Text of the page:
As eCommerce and delivery companies fight an increasingly tough battle to streamline costs and compete for customers, a number of firms are moving to take control over logistics and distribution, as the cost savings and efficiencies can help accelerate growth and lower the expense of making final delivery to the customer.
Domino’s, the world’s largest pizza delivery chain, said the company needed to accelerate investments in supply chain centers, as domestic volume has risen 50 percent over the past five years. It has been 10 years since the last new facility was built.
The pizza chain is targeting a mid-September opening date for its new, 182,000-square-foot supply chain center in Edison, New Jersey, according to spokesman Tim McIntyre. The facility, along with existing centers in Maryland and Connecticut, will serve northeastern U.S. stores. The company has a total of 16 centers in the U.S. and Canada.
For competitive reasons, the company has not yet revealed where two additional planned facilities will be located, but will announce those when leases are signed, McIntyre said. Domino’s had originally planned the two additional centers, which will not be as large as the Edison facility, within five years, but shortened that window due to the rapid increase in business.
The company reported about $441 million in supply chain revenues in the second quarter, compared with $390 million in the year-ago quarter. According to regulatory filings, Domino’s said that supply chain revenue primarily comes from sales of food, equipment and supplies to its franchise stores in the U.S. and Canada. The company had 5,296 franchise stores in the U.S. during the quarter, and 396 company-owned stores. About $41 million of the $441 million supply chain revenue comes from sales to international stores.
Company CEO Richard Allison later added that as capacity has increased in recent years, the company saw the existing supply chain centers running into some potential “inefficiencies and dis-economies of scale” when capacities were pushed beyond a certain point.
The additional expenditures will raise gross capital spending to between $115 million and $120 million, up from the previously forecast $90 million to $100 million.
Chief Financial Officer Jeffrey Lawrence told analysts that labor costs at its corporate locations ticked up a bit by 0.5 points to 30 percent of sales, mainly due to labor rates. Those rates in part were due to minimum wage increases, as well as certain stores having to pay a little extra to hire and retain employees due to the competition stemming from the stronger economy.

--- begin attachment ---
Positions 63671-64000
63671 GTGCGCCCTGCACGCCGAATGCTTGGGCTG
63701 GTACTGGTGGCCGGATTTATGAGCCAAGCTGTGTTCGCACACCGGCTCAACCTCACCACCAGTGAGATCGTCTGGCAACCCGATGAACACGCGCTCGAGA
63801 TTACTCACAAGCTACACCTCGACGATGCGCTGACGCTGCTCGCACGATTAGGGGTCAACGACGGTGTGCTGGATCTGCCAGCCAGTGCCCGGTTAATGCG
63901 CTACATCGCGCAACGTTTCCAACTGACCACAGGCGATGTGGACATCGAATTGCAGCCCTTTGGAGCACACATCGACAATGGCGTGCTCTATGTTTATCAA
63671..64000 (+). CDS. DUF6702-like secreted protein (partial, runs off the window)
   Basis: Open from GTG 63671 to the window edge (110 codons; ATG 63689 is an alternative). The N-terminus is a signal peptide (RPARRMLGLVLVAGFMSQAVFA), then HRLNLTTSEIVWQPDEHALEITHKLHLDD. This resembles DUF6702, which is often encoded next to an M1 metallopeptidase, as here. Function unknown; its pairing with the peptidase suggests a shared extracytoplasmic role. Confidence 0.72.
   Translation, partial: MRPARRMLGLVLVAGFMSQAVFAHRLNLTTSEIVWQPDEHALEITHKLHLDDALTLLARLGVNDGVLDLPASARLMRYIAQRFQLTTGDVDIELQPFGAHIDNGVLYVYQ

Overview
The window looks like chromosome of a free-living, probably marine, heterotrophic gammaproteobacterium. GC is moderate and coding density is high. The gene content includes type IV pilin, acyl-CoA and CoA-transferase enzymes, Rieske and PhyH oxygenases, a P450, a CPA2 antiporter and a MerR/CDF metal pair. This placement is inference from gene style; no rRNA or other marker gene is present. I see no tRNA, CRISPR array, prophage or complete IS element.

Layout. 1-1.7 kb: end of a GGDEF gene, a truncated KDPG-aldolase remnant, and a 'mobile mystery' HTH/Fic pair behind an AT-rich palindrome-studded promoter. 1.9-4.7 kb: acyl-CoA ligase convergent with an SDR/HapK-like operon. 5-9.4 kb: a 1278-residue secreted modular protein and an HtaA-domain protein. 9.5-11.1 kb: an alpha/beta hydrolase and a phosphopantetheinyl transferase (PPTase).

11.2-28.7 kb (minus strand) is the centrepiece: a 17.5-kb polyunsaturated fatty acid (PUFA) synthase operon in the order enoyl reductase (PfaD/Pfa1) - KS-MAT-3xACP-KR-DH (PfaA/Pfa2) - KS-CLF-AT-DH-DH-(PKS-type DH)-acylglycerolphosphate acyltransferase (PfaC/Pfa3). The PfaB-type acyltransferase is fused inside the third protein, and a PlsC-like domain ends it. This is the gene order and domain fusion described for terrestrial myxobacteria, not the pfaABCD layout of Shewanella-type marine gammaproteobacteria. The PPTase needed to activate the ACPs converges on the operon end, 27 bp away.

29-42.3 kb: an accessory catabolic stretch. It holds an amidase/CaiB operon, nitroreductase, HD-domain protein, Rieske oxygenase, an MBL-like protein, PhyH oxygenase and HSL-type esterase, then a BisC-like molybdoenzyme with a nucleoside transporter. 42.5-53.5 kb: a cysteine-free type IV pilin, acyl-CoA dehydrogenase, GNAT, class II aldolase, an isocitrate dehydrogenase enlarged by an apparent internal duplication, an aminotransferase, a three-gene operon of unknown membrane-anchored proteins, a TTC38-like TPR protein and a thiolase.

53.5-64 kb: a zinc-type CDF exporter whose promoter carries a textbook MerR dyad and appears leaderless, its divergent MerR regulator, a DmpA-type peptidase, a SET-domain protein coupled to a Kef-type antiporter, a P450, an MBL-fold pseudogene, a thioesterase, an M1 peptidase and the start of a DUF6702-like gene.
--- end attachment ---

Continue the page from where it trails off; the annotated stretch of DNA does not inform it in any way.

At the end of the first quarter, Domino’s had begun to test automated phone ordering in about 20 of its corporate stores.
On the eCommerce front, Wayfair, the online home furnishings retailer, has taken steps in recent years to better control its logistics network, from manufacturers’ inbound supply links to the middle mile network, as well as home delivery.
CEO Niraj Shah, during the company’s second-quarter conference call, noted that Wayfair operates 25 of its own last-mile delivery facilities, with the recent additions of Portland and Nashville, meaning the firm covers about 63 percent of its U.S. network. Wayfair reported a surge in orders over the past year, with 6.5 million delivered during the second quarter, a 51 percent increase from the year-ago period.
The company is seeing customer ratings surge since taking control over 90 percent of its large parcel orders, processing them through its network of consolidation centers, cross docks and line hauls. Shah said the net promoter scores for the company reached an all-time high during the first half of 2018, which he called a great endorsement of what they are doing.
Wayfair is also piloting a program through its CastleGate warehouse network, where it is shipping consolidated containers of goods from China, Malaysia and Vietnam from multiple suppliers.
“When sending product to CastleGate from Asia, the economics of transportation make it cost-prohibitive for suppliers to send product in containers that are only partially filled,” Shah said during the second quarter conference call. By going directly to the source, the company can move a more diverse assortment of items to North America or Europe at a lower cost.